My favorite improvements are full text search of JSON & JSONB; this makes pg a full replacement for Mongo for my use cases.
I am sure there is some way to work around this, but wouldn't this be the default behavior with a typical database and typical COW file system?
Is this the correct talk: https://youtu.be/dwMQXLOXUco?t=5380 ?
What you are describing can be done with PostgreSQL. One thing that is missing is better client libraries that make use of those data types. Morphia wins for now in that regard.
Postgres storing JSON types != All mongo functionality
I'm sure I could achieve everything I'm doing in mongo by some roundabout way in Postgres, but if you're doing a large amount of reading/modifying partial fields within JSON structure, it's the exact use case for mongo.
that said, I actually use partial JSONB updates on a regular basis, but I tend to use PLV8 to do the heavy lifting.
(1) It's a proof of concept, (2) it hasn't been updated in 3 years and (3) it still isn't the same syntax as MongoDB.
The point still remains that PostgreSQL isn't just a 1-1 replacement for MongoDB which is pretty common sense to me anyway.
1) it's a proof of concept that others have improved upon to show that you can indeed replace the functionality of mongo that most developers tend to rely on.
2) neither has mongodb at that level
3) that's correct, you need to actually use the term SELECT when you use the functions
and you are correct, pg is missing the random data loss that comes with mongo. it will never be 1-1 in regards to that.
EDITING TO ADD:
the important part is the note (the bulk of the comment) that I'm updating partial JSONB data on a very regular basis, and do it using PLV8, getting rid of the need for an unreliable database and instead using exactly what this news story is about.
It is a MongoDB-compatible server that supports speaks the MongoDB Wire Protocol (and therefore can be used with the same drivers used to connect to any standard MongoDB server) but stores your data into a reliable and trusted ACID database."
1. Client libraries in Mongo work nicer with documents than Postgres libraries with JSONB (e.g. Scala Option mapping to non existing/existing fields)
2. Why is the Postgres JSON syntax so different? Why not just support SELECT document.field.field instead of (inconsistent) document->'field'. Imho pg JSON syntax is hard to read and new to learn.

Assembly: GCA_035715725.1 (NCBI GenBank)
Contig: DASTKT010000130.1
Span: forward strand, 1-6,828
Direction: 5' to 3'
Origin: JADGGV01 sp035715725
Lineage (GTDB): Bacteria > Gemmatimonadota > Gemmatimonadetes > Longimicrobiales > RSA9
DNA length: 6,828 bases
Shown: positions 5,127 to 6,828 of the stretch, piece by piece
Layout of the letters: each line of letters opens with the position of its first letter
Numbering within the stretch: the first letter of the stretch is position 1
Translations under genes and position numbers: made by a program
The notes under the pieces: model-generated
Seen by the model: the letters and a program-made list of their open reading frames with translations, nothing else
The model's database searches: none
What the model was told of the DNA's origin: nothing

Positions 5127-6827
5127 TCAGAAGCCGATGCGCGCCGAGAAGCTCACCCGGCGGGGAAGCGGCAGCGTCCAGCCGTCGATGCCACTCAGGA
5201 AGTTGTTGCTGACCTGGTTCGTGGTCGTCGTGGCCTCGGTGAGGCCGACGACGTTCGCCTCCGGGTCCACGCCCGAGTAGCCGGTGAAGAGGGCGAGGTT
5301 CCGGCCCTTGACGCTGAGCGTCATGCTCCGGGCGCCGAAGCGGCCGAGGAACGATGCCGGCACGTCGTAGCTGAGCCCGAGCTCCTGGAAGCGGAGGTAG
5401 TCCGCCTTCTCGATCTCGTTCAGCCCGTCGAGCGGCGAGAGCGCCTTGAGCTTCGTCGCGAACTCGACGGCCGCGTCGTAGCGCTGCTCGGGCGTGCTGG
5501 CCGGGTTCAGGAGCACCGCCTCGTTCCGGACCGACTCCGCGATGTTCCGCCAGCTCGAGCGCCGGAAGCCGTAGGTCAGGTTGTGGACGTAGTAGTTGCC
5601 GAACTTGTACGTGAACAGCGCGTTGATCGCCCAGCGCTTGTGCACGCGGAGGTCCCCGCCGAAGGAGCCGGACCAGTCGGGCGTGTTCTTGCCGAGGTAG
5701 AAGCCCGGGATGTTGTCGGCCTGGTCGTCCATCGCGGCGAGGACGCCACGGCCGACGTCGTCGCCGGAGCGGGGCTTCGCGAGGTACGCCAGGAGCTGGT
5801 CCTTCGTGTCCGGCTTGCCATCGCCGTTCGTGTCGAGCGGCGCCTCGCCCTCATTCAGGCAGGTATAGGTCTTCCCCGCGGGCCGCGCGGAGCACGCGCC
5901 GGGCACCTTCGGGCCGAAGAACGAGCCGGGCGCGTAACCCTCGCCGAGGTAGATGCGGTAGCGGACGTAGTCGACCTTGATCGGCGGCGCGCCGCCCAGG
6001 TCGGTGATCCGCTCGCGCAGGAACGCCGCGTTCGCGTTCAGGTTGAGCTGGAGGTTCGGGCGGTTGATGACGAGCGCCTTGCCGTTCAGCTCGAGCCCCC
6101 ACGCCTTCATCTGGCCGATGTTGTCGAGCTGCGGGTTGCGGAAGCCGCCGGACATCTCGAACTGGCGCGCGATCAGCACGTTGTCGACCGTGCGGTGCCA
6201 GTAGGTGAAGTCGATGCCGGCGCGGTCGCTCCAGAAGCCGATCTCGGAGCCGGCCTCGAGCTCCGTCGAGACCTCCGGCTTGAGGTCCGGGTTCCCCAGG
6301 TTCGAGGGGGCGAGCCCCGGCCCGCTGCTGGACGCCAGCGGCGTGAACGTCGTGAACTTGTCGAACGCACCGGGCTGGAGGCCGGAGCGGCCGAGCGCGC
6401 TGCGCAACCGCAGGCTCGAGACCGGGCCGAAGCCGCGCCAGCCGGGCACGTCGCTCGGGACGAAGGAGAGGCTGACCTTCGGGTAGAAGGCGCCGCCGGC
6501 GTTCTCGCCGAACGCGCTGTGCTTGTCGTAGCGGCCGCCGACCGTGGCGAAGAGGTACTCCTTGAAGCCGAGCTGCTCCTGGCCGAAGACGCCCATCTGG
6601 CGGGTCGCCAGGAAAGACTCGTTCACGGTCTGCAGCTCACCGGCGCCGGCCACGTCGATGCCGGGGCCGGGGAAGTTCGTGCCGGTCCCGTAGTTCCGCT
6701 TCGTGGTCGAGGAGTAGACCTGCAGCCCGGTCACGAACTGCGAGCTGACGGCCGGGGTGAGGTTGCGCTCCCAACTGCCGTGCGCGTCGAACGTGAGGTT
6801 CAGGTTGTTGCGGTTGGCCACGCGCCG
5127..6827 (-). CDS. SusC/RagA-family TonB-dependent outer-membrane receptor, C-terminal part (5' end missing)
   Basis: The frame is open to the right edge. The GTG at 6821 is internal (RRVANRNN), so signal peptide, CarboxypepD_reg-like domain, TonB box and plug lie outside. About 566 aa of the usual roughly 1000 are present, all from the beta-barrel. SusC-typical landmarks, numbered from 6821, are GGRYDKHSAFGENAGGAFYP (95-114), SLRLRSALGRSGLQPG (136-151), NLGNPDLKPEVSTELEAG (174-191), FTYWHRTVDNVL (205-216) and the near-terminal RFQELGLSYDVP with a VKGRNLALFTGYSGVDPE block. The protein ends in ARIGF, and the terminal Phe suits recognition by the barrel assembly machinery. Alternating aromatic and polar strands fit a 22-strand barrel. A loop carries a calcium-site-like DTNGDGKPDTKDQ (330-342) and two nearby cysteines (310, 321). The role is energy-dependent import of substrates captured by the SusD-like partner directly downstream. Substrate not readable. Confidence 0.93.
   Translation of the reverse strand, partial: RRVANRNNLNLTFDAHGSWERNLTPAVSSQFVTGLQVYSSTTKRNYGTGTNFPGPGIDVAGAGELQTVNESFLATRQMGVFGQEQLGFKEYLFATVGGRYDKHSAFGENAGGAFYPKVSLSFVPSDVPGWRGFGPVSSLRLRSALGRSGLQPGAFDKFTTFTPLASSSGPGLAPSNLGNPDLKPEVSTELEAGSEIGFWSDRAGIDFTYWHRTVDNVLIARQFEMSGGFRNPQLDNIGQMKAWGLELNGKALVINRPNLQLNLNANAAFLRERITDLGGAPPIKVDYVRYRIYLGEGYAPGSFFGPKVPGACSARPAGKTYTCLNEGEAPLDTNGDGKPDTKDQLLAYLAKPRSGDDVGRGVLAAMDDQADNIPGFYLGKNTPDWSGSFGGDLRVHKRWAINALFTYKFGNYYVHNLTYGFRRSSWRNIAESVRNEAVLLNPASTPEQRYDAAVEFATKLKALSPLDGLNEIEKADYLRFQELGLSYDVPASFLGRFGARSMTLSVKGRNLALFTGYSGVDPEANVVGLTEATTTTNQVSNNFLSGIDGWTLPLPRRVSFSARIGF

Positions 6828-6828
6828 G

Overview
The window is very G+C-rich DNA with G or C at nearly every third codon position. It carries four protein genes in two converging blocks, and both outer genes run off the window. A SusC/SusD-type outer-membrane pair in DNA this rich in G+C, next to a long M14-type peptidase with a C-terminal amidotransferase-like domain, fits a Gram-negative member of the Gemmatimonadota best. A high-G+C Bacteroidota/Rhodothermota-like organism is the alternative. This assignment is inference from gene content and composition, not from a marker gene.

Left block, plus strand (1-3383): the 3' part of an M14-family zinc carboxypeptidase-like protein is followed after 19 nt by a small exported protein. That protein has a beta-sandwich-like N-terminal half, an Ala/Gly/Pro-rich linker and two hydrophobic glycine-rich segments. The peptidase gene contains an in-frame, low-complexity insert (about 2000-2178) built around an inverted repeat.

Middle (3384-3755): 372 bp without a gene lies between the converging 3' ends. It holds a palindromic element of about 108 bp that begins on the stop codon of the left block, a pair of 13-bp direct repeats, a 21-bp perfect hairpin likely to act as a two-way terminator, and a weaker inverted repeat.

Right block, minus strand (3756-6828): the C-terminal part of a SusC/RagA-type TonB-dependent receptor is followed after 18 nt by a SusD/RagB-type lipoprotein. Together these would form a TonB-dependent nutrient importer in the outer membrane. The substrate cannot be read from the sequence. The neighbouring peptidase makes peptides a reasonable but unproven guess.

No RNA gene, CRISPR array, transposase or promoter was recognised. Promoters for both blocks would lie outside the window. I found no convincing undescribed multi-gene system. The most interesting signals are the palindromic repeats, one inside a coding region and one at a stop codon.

You can go outside of Postgres core to get multi-master solutions with easy sharding and clustering...with the open sourcing of CitusDB and 2nd Quadrant's pglogical and BDR extensions there are options out there.
You can also roll your own (if you really want)...and it is relatively approachable to do so using built-in features like partitioning.
And, of course, with the 10 Beta it would seem that logical replication is being brought into core which sets the foundation for future replication features such as BDR to also be brought into core.
I would also point out that since Mongo's BI connector fiasco, it would seem more and more Mongo users are finding more reasons to just use Postgres (where relational interfaces are desirable for BI): https://www.linkedin.com/pulse/mongodb-32-now-powered-postgr...
That may not matter to you but it's a deal breaker for those of us in enterprises. We can't just be rolling our own versions of PostgreSQL and we can't use CitusDB when it is not supported by other vendors for use with their products.
The point still remains that after all these year PostgreSQL's scalability story is still a mess.
Of that group, both 2nd Quadrant and CitusDB are represented...so in a way you could say their support is "by the vendor". Not to mention EnterpriseDB which also has support options.
> we can't use CitusDB when it is not supported by other vendors for use with their products.
CitusDB is no longer a fork, it's an extension...this means so long as your other vendors products support Postgres, they support CitusDB. More over, CitusDB itself will sell you an Enterprise package.
> The point still remains that after all these year PostgreSQL's scalability story is still a mess.
If by mess you mean specifically there is no knob and dial arrangement in the core of Postgres I would agree.
But within the core of PostgreSQL there are primitives which make scaling approachable (I myself am working on a data ingestion process that utilizes table partitioning and hand rolled sharding for PostgreSQL).
And there are now a plethora of extensions and tools provided by core contributors such as 2nd Quadrant and CitusDB to offer somewhat out of the box solutions and they even come with support.
PostgreSQL is not the right tool for every job and the replication/clustering area has been a a sore spot for Postgres in the past. But it certainly isn't bereft of options now...and the inclusion of logical replication in this beta is only the first step in bringing these options closer/into the core.
This is absolutely true. I don't get the irrational downvotes when it comes to postgres.
It's a great database but it is sorely behind with scalability features and is just now finally getting single-node parallelism and logical replication. It's still hampered by the requirement on 3rd party tools to get connection scaling, decent backups, HA and distributed clustering. The future looks interesting but the other databases aren't sitting around idly either.